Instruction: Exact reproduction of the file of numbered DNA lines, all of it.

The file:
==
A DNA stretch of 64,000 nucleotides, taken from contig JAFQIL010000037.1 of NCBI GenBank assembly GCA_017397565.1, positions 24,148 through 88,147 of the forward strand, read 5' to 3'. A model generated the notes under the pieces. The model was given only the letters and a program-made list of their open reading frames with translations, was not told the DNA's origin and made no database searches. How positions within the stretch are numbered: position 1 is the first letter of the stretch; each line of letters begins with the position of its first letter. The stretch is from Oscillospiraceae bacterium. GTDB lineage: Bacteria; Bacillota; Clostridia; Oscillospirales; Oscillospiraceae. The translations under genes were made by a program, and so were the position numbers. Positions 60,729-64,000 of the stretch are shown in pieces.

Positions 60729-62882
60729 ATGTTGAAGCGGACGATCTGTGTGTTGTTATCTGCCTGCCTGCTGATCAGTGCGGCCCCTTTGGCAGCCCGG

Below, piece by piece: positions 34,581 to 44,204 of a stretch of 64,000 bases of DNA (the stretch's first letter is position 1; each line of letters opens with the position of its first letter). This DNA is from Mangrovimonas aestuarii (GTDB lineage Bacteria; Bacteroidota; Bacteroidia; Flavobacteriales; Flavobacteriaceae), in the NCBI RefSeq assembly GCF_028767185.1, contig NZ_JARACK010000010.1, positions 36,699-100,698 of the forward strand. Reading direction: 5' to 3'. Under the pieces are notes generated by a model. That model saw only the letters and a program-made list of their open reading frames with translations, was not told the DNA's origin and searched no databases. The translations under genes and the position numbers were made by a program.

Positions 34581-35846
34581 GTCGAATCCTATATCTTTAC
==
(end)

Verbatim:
A DNA stretch of 64,000 nucleotides, taken from contig JAFQIL010000037.1 of NCBI GenBank assembly GCA_017397565.1, positions 24,148 through 88,147 of the forward strand, read 5' to 3'. A model generated the notes under the pieces. The model was given only the letters and a program-made list of their open reading frames with translations, was not told the DNA's origin and made no database searches. How positions within the stretch are numbered: position 1 is the first letter of the stretch; each line of letters begins with the position of its first letter. The stretch is from Oscillospiraceae bacterium. GTDB lineage: Bacteria; Bacillota; Clostridia; Oscillospirales; Oscillospiraceae. The translations under genes were made by a program, and so were the position numbers. Positions 60,729-64,000 of the stretch are shown in pieces.

Positions 60729-62882
60729 ATGTTGAAGCGGACGATCTGTGTGTTGTTATCTGCCTGCCTGCTGATCAGTGCGGCCCCTTTGGCAGCCCGG

Below, piece by piece: positions 34,581 to 44,204 of a stretch of 64,000 bases of DNA (the stretch's first letter is position 1; each line of letters opens with the position of its first letter). This DNA is from Mangrovimonas aestuarii (GTDB lineage Bacteria; Bacteroidota; Bacteroidia; Flavobacteriales; Flavobacteriaceae), in the NCBI RefSeq assembly GCF_028767185.1, contig NZ_JARACK010000010.1, positions 36,699-100,698 of the forward strand. Reading direction: 5' to 3'. Under the pieces are notes generated by a model. That model saw only the letters and a program-made list of their open reading frames with translations, was not told the DNA's origin and searched no databases. The translations under genes and the position numbers were made by a program.

Positions 34581-35846
34581 GTCGAATCCTATATCTTTAC